As human activities and development in coastal areas increase, the need for preservation of our coastal zone and processes becomes ever more apparent. Coastal zones are particularly vulnerable to sea-level rise and enhanced storms, facing serious impacts including: (1) inundation and displacement of wetlands and lowlands; (2) increased coastal erosion; (3) increased coastal storm flooding; and (4) salinization. Widespread human development in many of these areas further compromises the coastal system’s natural integrity, simultaneously augmenting erosion and forfeiting inherent resiliency. “Hazards” occur when naturally dynamic coastal processes encounter static human development, and when humans interfere with marine and littoral systems.
Surfrider is in the early stages of developing a comprehensive strategy for our effective engagement on climate change and coastal adaptation. Here in Washington, we have recently hosted a workshop on Sea Level Rise and Ocean Acidification, check out the resources available via our Washington Coastal Blog. We are also actively engaged in updates for Pacific & Gray Harbor Counties Shoreline Master Plans (SMP’s) read up on some of the available resources for more background. Our neighbors to the South in Oregon recently published a comprehensive blog post on the issue of Ocean Acidification, linking some of the existing Surfrider programs and recommended actions that can be taken to help be a part of the solution.
Get familiar with the lingo, yo!
Coastal Resilience: Coastal resilience means building the ability of natural and human communities to “bounce back” after hazardous events such as hurricanes, coastal storms, and flooding – rather than simply reacting to impacts. A community that is more informed and prepared will have a greater opportunity to rebound quickly from weather and climate-related events, including adapting to sea level rise. The ability to rebound more quickly can reduce negative human health, environmental, and economic impacts.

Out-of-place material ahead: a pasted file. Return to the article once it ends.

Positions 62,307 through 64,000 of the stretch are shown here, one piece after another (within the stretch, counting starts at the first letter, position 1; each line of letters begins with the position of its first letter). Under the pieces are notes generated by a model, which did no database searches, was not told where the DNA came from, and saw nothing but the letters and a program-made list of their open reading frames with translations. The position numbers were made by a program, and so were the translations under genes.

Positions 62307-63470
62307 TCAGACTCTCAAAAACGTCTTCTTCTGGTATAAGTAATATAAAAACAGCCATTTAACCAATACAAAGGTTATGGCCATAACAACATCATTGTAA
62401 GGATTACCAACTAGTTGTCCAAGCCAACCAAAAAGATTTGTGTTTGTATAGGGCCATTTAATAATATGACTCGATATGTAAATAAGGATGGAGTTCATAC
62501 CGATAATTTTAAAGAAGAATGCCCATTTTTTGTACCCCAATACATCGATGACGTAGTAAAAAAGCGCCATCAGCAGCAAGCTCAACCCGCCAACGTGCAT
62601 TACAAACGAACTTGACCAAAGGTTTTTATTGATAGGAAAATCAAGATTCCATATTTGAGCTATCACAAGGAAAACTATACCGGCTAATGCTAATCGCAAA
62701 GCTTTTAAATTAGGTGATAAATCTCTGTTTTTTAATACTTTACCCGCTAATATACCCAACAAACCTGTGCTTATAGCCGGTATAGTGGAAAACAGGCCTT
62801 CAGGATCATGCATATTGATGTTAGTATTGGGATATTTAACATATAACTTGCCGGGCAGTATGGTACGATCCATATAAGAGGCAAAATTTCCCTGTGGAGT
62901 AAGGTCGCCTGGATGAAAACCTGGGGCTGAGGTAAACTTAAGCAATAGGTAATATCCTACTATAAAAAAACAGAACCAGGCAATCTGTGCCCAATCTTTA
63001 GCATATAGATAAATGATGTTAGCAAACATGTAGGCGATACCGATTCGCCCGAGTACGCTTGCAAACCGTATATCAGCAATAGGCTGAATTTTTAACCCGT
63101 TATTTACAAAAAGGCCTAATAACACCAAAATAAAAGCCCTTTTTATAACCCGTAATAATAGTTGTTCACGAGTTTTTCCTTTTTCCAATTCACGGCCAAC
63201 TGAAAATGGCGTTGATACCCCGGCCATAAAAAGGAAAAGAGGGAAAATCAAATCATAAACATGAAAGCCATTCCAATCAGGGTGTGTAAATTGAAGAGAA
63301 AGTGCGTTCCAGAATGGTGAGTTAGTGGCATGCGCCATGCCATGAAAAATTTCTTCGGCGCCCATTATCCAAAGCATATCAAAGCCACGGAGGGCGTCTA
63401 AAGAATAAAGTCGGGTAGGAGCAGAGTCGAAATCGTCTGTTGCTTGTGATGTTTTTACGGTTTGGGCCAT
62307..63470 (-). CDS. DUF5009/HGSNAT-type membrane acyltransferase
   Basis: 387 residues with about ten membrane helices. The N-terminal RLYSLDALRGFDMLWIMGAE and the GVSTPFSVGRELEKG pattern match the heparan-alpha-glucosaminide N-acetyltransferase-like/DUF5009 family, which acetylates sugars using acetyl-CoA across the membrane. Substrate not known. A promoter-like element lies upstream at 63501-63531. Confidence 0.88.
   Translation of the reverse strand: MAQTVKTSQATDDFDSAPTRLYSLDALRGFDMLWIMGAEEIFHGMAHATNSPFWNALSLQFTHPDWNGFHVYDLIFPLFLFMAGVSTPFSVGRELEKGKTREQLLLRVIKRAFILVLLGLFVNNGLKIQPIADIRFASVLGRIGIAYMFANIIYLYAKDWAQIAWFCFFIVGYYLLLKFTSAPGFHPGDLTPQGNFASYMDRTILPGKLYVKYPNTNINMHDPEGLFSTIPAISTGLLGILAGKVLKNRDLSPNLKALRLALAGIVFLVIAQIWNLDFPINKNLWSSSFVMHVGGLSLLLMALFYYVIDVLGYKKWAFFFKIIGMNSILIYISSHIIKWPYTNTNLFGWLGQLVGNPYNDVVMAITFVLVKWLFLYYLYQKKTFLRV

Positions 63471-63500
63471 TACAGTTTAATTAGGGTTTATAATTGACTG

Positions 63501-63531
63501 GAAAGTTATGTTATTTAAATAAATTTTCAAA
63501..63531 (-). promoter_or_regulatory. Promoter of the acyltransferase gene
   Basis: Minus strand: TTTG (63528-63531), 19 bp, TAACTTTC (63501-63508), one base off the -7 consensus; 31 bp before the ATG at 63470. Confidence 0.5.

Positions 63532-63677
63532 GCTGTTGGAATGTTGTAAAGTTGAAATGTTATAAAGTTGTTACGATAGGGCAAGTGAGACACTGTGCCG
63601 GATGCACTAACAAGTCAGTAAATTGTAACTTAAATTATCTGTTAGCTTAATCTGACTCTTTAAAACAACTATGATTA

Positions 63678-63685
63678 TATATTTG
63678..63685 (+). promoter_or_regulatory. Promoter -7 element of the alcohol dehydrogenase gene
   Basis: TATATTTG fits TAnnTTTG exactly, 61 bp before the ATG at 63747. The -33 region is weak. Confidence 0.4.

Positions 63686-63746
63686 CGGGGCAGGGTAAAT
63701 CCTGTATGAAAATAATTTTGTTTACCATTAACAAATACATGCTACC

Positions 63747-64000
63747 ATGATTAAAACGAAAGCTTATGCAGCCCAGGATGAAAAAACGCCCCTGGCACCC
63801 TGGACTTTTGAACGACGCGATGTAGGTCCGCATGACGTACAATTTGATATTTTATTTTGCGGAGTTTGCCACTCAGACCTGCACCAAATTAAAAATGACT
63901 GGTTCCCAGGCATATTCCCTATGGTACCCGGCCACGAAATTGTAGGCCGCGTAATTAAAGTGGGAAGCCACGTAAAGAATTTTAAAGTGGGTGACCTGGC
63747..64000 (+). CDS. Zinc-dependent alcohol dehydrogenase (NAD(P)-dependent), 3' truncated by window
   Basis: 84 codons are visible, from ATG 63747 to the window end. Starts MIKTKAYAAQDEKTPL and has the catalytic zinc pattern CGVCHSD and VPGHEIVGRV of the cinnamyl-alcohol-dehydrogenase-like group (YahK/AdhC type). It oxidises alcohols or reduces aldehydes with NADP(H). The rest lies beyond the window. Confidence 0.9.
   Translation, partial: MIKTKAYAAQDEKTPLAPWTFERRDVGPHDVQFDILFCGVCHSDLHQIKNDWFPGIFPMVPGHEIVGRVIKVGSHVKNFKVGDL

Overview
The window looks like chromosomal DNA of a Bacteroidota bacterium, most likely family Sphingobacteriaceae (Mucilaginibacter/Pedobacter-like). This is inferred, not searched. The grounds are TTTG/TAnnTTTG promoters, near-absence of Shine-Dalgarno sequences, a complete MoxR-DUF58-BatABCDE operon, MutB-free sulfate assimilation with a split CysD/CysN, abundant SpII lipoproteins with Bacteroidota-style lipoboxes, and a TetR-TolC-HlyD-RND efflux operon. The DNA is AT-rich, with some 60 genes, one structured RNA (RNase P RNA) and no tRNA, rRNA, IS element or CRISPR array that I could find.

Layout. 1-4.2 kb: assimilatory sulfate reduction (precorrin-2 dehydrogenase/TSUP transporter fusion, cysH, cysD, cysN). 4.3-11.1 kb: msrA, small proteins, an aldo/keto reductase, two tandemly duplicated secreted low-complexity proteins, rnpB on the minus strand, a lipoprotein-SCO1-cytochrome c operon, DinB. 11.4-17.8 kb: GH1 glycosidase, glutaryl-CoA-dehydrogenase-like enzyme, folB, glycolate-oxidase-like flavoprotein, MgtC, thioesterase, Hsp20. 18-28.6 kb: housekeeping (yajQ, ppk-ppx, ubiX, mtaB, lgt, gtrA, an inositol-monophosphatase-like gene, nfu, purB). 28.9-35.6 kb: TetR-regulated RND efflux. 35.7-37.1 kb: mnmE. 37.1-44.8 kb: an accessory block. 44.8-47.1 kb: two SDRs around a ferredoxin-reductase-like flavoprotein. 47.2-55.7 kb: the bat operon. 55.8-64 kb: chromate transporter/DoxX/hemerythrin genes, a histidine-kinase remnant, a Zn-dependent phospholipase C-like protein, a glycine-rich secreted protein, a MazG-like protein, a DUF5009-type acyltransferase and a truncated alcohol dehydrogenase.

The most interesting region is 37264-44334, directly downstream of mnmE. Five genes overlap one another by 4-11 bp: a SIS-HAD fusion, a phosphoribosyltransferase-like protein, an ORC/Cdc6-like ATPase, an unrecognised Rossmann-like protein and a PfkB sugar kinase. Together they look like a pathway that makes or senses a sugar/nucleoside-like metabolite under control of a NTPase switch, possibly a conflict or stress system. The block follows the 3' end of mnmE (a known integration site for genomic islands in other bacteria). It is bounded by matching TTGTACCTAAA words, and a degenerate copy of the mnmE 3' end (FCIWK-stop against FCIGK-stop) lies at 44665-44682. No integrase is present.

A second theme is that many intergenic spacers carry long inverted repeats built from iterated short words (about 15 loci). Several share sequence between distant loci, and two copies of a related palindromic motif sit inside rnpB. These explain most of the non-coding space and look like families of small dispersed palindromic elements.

Blue Carbon: Coastal blue carbon is the carbon captured by living coastal and marine organisms and stored in coastal ecosystems. Salt marshes, mangroves, and seagrass beds play two important roles:
Carbon sequestration—the process of capturing carbon dioxide from the atmosphere, measured as a rate of carbon uptake per year
Carbon storage—the long-term confinement of carbon in plant materials or sediment, measured as a total weight of carbon stored
Managed Retreat: Managed or planned retreat (also known as managed realignment) allows the shoreline to advance inward unimpeded. As the shore erodes, buildings and other infrastructure are either demolished or relocated inland. It can also involve setting back a line of actively maintained defenses to a new line inland of the original – or preferably to rising ground – and promoting the creation of intertidal habitat between the old and new defenses. This can either be a complete removal or a breach of the defence (dike, seawall, revetment, etc.).
One of the best things that chapter members, activists, and interested citizens can do right now is to educate themselves on climate change and coastal adaptation, there is a wealth of information embedded within the links on this post and via the amazing resources on our Beachapedia page under Climate Change Adaptation and Sea Level Rise that you should check out.